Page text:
Importantly, publication-based metrics provide an objective counterweight in tenure and promotion discussions to the peer-review process, which is prone to bias of many kinds10. Research has become so specialized over the past few decades that it's often hard to have a panel of peer reviewers who are expertly informed about a given subject. And then there are the overt biases of academic politics, personality conflicts and prejudice against gender or race. Objective numbers can help to balance the system.
That said, there are dangers. Numbers look very authoritative, and people can put too much faith in them. A quantitative profile should always be used to foster discussion, rather than to end it. It is also misguided to expect one metric to explain everything. The h-index, for example, has become so popular that it now seems as if every other bibliometrics article is about the h-index and its proposed variants. This creates an unfortunate impression, through the sheer quantity of research, that this is an ideal or all-purpose measure. It isn't.
Metrics are an aid to decision-making, not a shortcut to it. Their use demands more work in collecting, analysing and considering the data, but offers the prospect of a more thorough, informed and fairer review of research performance in concert with traditional peer review.
Reward effort, not luck
Jennifer Rohn Wellcome Trust Fellow, University College London, UK
The current method of assessing scientists is flawed. The metrics I see being used by many evaluators are skewed towards outcomes that rely as much on luck as on skill and talent — such as hitting on the right place, time and trend to achieve a top-tier publication. In many professions, one's output is directly proportional to the amount of effort put in. Not so in science.
A promising new group leader might found a lab on an excellent, well-funded research plan, and work diligently for several years, only to discover quite late in the game — as commonly happens — that the project is doomed to failure. Or to have his or her project 'scooped' by a competing team. In these unfortunate situations, all this work will leave not a ghostly trace on the cited scientific record — and therefore in the eyes of most assessors, the person ceases to exist. Meanwhile, this group leader might have generated all sorts of helpful negative data, established a useful database used by the community and set up a complex experimental system co-opted by others to greater effect.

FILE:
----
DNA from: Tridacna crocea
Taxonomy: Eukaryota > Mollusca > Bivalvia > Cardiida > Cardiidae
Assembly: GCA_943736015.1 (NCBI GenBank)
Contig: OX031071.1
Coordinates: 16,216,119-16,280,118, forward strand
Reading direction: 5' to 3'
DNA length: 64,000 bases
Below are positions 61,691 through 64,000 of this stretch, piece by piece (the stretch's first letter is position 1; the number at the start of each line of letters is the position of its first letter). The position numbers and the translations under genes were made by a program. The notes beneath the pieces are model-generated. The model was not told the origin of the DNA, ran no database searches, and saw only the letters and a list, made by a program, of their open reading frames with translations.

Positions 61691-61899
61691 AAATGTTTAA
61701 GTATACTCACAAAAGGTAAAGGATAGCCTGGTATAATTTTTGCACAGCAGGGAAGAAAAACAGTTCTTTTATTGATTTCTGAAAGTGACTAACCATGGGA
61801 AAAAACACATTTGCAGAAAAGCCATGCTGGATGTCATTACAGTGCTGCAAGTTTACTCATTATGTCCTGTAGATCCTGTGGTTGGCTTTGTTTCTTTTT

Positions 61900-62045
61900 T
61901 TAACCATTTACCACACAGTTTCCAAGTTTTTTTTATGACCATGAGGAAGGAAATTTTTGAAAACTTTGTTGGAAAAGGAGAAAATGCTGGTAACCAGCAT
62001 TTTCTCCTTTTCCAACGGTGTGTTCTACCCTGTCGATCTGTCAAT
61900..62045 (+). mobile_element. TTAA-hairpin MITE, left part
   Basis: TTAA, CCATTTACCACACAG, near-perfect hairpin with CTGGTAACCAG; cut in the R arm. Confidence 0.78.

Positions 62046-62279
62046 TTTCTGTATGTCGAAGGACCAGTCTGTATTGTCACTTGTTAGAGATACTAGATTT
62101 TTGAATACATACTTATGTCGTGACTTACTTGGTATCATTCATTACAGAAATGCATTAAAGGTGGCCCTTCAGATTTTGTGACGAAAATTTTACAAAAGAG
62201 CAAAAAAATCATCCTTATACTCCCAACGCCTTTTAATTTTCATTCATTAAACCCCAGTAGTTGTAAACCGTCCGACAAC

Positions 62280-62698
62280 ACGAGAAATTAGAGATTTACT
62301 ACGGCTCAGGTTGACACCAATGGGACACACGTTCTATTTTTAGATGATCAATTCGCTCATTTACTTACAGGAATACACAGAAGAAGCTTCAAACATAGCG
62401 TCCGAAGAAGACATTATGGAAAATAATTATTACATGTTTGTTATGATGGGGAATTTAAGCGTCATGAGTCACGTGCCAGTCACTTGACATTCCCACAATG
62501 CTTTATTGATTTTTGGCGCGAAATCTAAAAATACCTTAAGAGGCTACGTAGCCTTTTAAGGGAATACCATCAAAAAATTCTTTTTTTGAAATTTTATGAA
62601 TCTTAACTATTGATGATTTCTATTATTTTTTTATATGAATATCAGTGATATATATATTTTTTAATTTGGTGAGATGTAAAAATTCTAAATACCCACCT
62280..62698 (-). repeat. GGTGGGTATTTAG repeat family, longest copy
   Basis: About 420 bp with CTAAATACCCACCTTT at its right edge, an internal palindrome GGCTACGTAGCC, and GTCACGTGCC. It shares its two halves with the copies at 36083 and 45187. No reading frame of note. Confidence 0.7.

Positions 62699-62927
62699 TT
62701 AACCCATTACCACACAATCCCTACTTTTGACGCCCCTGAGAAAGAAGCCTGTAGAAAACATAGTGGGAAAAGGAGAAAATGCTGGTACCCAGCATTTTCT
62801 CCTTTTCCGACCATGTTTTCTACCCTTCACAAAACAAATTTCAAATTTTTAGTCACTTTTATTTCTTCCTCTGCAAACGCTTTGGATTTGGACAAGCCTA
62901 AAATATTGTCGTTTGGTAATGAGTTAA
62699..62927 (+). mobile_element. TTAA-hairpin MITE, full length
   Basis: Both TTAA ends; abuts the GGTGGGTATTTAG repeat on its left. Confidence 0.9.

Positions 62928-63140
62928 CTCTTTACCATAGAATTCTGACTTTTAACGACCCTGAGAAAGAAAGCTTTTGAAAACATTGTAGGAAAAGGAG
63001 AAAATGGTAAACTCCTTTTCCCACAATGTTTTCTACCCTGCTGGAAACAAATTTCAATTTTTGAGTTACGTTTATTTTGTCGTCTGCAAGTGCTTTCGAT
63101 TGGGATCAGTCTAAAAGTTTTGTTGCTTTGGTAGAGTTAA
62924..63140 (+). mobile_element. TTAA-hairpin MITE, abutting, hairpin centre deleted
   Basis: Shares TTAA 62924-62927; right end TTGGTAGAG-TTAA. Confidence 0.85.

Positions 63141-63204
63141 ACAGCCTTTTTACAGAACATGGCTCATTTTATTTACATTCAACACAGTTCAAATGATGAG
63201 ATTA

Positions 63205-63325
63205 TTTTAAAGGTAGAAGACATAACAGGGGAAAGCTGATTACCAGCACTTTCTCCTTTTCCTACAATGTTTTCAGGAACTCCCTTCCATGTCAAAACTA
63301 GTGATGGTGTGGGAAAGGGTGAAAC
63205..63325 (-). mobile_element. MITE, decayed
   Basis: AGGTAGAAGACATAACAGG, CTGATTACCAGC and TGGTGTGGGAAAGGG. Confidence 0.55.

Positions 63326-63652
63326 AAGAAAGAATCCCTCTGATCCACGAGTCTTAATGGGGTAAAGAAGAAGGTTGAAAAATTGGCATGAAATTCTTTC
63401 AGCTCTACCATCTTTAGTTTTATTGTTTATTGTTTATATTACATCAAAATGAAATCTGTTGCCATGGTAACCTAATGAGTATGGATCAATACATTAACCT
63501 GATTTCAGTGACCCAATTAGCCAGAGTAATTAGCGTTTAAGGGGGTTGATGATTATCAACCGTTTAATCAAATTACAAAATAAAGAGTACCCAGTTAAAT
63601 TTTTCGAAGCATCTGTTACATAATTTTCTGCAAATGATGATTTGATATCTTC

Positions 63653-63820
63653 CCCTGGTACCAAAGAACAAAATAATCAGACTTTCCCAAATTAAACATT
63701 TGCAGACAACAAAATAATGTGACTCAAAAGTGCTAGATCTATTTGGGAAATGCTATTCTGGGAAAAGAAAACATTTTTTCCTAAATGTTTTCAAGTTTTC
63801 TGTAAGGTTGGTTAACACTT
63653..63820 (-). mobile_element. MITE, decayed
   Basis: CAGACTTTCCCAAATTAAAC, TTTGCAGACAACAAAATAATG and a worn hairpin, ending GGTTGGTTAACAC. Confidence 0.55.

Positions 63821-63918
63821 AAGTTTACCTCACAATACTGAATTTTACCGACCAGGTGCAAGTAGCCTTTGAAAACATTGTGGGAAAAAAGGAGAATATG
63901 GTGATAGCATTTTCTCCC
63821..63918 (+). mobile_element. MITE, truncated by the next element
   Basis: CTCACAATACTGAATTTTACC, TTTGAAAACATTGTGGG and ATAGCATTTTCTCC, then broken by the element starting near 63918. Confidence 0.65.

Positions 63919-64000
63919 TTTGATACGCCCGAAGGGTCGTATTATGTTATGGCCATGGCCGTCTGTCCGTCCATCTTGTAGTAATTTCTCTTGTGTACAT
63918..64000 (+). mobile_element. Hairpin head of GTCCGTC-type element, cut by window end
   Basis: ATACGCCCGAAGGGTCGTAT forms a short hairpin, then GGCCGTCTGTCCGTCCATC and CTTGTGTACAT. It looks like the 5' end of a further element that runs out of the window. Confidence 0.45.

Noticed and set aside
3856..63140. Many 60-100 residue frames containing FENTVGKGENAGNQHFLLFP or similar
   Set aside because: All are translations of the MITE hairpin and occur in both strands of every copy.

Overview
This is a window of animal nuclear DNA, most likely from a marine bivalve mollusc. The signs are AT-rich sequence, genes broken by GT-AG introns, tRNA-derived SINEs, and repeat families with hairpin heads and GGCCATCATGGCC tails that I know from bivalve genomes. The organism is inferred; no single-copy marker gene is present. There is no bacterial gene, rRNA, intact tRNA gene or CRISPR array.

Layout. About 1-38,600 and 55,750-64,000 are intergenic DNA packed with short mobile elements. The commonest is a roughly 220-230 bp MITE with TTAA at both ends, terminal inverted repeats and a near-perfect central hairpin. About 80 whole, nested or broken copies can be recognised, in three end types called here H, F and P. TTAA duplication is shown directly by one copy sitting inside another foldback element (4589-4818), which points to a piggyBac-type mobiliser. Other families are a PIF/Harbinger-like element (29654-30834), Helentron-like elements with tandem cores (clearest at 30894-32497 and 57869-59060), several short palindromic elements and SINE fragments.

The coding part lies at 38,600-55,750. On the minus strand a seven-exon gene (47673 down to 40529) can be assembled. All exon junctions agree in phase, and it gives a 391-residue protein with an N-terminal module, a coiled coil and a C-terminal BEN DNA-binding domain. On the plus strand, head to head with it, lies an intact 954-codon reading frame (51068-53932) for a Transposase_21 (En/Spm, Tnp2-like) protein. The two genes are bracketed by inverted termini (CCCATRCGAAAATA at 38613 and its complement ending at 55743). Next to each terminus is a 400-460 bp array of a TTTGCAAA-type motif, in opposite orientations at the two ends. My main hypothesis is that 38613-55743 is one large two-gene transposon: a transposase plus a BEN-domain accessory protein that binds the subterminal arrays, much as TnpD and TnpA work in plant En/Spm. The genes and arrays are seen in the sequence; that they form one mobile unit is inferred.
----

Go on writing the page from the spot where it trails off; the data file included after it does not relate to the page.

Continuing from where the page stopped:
The efforts of such valuable but unlucky investigators need to be brought to light and rewarded. Giving credit for non-research activities — such as sitting on committees, public engagement, reviewing manuscripts, being a 'team player', proofing grants, raising crucial questions at seminars and otherwise enriching the community — is always going to be difficult. But there are ways to help make research success more proportional to the effort put in.
One solution is to establish more journals (or other formats) in which researchers can quickly and easily publish negative data, solid-but-uncelebrated results, raw data sets, new techniques or experimental set-ups, and even 'scooped' data. Publications such as PLoS ONE and The Journal of Negative Results in BioMedicine are rare steps in the right direction. In parallel, such 'lower-end' publications should be valued more when the time comes to recruit, fund or promote. We can't all be lucky enough to get Nature papers — but many of us make, through persistence and hard work, more humble cumulative contributions that in the long run may well be just as important.
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How to improve the use of metrics. Nature 465, 870–872 (2010). https://doi.org/10.1038/465870a